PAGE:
Freedom of research in SPAIN - Country report and synoptic table
Spain was surveyed by the students of Bryant University, RI, USA. Last update: March 2009. Any peer review of data is welcome.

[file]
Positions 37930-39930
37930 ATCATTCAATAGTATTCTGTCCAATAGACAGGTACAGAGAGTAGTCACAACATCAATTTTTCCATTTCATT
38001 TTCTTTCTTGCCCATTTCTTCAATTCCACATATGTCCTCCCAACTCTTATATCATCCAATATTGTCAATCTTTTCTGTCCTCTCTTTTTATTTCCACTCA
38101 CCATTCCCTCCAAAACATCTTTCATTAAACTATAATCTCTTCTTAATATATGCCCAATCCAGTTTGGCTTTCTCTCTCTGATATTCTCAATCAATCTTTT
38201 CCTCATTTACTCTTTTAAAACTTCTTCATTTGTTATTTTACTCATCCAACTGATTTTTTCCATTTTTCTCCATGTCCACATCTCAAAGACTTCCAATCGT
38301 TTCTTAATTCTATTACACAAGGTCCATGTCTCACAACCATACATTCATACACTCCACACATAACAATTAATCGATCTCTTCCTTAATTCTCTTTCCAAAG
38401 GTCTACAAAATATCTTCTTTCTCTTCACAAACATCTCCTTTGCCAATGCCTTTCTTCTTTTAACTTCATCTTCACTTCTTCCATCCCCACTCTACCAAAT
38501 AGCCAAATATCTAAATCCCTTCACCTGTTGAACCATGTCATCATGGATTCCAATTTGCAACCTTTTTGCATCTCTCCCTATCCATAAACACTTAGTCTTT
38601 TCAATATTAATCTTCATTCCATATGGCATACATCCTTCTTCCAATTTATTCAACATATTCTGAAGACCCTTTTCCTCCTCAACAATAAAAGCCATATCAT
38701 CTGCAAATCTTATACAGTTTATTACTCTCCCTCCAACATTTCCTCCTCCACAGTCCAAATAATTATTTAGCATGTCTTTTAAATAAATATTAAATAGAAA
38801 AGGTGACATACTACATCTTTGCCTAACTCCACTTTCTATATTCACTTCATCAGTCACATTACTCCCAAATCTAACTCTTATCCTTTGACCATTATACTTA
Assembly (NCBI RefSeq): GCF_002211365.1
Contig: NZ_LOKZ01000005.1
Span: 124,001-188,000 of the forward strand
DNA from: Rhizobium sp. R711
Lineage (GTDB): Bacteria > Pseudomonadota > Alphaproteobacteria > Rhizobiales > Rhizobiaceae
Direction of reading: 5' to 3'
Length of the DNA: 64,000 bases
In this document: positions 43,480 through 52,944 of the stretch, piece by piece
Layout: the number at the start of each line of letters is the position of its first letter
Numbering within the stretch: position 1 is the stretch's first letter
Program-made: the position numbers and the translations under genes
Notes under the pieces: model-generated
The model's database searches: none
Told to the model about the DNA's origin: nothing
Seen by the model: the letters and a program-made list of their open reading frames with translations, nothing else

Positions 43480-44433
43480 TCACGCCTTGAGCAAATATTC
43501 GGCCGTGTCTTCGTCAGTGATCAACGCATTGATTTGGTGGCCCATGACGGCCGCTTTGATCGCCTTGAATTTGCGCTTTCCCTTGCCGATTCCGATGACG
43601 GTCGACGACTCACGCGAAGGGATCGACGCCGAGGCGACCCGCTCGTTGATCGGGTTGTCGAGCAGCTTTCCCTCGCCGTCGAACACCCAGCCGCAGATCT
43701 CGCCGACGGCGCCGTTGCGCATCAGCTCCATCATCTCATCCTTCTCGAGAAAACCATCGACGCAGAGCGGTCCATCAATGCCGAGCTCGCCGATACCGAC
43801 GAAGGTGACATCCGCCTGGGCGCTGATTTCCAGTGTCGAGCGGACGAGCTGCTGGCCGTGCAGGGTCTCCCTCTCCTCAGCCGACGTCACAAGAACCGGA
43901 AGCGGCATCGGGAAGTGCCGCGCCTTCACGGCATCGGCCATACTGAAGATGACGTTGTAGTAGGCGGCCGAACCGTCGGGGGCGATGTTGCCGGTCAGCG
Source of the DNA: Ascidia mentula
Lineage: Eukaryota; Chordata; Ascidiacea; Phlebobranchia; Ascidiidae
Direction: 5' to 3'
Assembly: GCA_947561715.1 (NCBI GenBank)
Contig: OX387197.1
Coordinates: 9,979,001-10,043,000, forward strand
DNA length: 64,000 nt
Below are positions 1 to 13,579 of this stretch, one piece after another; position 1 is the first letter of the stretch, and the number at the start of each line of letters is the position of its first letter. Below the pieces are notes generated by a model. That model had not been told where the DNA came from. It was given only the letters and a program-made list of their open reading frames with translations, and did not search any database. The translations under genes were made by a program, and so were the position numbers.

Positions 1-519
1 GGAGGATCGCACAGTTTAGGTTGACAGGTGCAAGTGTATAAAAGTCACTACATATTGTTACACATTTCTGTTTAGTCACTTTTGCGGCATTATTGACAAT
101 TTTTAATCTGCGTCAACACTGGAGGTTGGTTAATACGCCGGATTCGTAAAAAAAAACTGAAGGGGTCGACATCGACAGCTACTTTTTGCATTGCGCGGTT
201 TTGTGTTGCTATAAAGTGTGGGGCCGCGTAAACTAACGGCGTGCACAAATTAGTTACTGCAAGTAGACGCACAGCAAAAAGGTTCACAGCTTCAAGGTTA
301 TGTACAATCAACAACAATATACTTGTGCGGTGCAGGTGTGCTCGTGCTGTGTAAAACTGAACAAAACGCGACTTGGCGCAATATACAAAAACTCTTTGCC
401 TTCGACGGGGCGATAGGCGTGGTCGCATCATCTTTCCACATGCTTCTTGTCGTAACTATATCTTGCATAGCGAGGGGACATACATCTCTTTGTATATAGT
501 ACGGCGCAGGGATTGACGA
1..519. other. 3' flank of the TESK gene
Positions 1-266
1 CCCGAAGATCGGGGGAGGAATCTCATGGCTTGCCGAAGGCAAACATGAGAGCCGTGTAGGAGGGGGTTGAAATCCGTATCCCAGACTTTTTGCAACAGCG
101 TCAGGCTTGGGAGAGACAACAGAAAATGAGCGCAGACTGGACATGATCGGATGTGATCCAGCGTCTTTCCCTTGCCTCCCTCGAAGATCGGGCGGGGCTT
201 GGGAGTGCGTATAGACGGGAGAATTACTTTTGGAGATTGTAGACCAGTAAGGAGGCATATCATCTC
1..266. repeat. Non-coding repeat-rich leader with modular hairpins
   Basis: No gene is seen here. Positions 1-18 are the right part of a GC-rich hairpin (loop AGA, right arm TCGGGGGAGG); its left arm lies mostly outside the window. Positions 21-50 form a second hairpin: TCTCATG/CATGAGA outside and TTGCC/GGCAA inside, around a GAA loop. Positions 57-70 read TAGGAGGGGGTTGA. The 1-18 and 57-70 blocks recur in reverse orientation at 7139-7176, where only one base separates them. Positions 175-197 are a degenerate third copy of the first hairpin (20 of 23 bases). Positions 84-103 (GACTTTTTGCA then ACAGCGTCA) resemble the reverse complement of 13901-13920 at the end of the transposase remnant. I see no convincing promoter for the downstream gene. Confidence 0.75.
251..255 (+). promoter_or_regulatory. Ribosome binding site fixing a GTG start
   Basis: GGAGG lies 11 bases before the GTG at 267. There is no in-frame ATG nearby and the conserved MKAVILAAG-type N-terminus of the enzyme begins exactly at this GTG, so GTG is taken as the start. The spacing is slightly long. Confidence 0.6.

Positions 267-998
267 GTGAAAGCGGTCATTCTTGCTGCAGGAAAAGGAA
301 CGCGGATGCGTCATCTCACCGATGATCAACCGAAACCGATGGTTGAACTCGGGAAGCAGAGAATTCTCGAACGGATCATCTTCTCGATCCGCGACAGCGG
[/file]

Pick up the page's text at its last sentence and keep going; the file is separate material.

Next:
Monitoring freedom of research and cure in SPAIN* Table of content: A. Artificial reproduction technologies (ART) B. Research with human embryonic stem cells (hESC) C. End-of-life decisions D. Abortion and contraception A. Artificial reproduction technologies (ART) There is much controversy in Spain regarding contraception, artificial insemination and stem cell research. Under law many artificial reproduction procedures are legal such as prenatal genetic diagnosis and cryopreservation of both sperm and embryos for future use, though there are many limiting factors. For example there is a maximum of three oocytes allowed to be fertilized per cycle in the artificial insemination process. Also in the case of surrogate motherhood Spain does not allow for the commercial promotion of individuals; this procedure is only allowed when the surrogate mother does not receive a fee. B. Research with human embryonic stem cells (hESC) In the discussion of using human embryonic stem cells in research, it is found that through recent law changes Spain does allow research to be done, though it is highly regulated by the national government. An example of government regulation is that all research must be supervised by the government and many experiments must be submitted prior to their conduction. Spain’s government also proposed the creation of a catalogue of donors of human embryonic stem cells that kept track of the donors along with the consent for the use of the HESC’s. (Remark no. 1: According to UNESCO “REPORT OF IBC ON HUMAN CLONING AND INTERNATIONAL GOVERNANCE�? of June 2009, Article 26 of Law n° 14 on assisted reproductive techniques of 23 May 2006 provides the following Infractions: “c. Very serious infractions […] 9. The practice of nuclear transfer within a reproductive purpose�?. There are also some penal code provisions introduced by organic law n°15/2003 of 23 November 2003, namely: “Article 160: 2. Whoever fertilizes a human egg for another purpose than human procreation will be punished by a penalty of 1 to 5 years imprisonment and a special incapacity for public or office employment for 6 to 10 years. 3. The same penalties are applied for the creation of identical human beings by cloning or other procedures directed at racial selection Law N° 14/2007 on biomedical research of 3 July 2007. Comment: Originally, law n°35/1988 on assisted Human Reproduction prohibited human reproductive cloning in its article 20 paragraph 2B k) until organic law n°10/1 995 suppressed this provision. Then, organic law n°15/2 003 replaced this prohibition on Spanish penal code as above mentioned. These changes are the result of a Constitutional Court decision n°116/1999 of 16 June 1999. Finally, law n°35/1988 has been abrogated and replaced by law n°14/2006. Research cloning on supernumerary embryos is allowed under the terms of articles 15 and 16 on the use of pre-embryos for investigations and conservation and use of pre-embryos for investigations respectively. Article 33 (“Procurement of embryonic cells�?) states that: (1) The creation of human pre-embryos and embryos solely for experimental purposes shall be prohibited. (2) The use of any technique for obtaining human stem cells for therapeutic or research purposes, including the activation of oocytes through nuclear transfer, shall be permitted under the terms laid down in this Law, provided that it does not entail the creation of a preembryo or embryo solely for this purpose�?. Comment: Research cloning is allowed). C. End-of-life decisions As for end of life decisions the government has given the patient the right to refuse life sustaining treatment. In circumstances where the patient is not in the right mind of state to make the decision then the right is passed along to their closest parents or relative. While it is a patient’s right to refuse treatment it is not permissible to take part in active euthanasia or physician assisted suicide. D. Abortion and contraception Spain has many laws regulating both contraception and abortion. Though contraception can only be received through prescriptions and is not available over the counter. In cases where a minor is involved there must be parental consent. Recent law has made the “Morning after Pill�? available via prescription to individuals including minors. (Remark no. 2: the law on abortion was changed in Spain after the making of this country report by the students of Bryant University. According to Lifenews.com http://www.lifenews.com/int1472.html in February 2010 the Spain Parliament approved the final version of a new law that expanded abortions and provides no parental consent for teenagers wanting abortions. Under the bill, abortions are allowed for any reason to 14 weeks, they are allowed up to 22 weeks if an abortion practitioner certifies a serious threat to the health of the mother, or says the unborn child is disabled. Beyond 22 weeks, abortions are only allowed in serious cases of foetal disability and in cases where the pregnancy threatens the mother's life.) Many of the researched topics are legal in Spain, though the government has heavy regulation and involvement in the use of contraceptives, stem cells, and artificial insemination. There is enough freedom to perform experimentation and to conduct certain operations such as abortion; it is just to the extent to which you may do these things that is limited in Spain. *(Spain was surveyed by the students of Bryant University, RI, USA. Last update: March 2009. Little remarks have been added. Any peer review of data is welcome) Missing info on: E. Therapeutic uses of narcotic drugs F. Pain treatments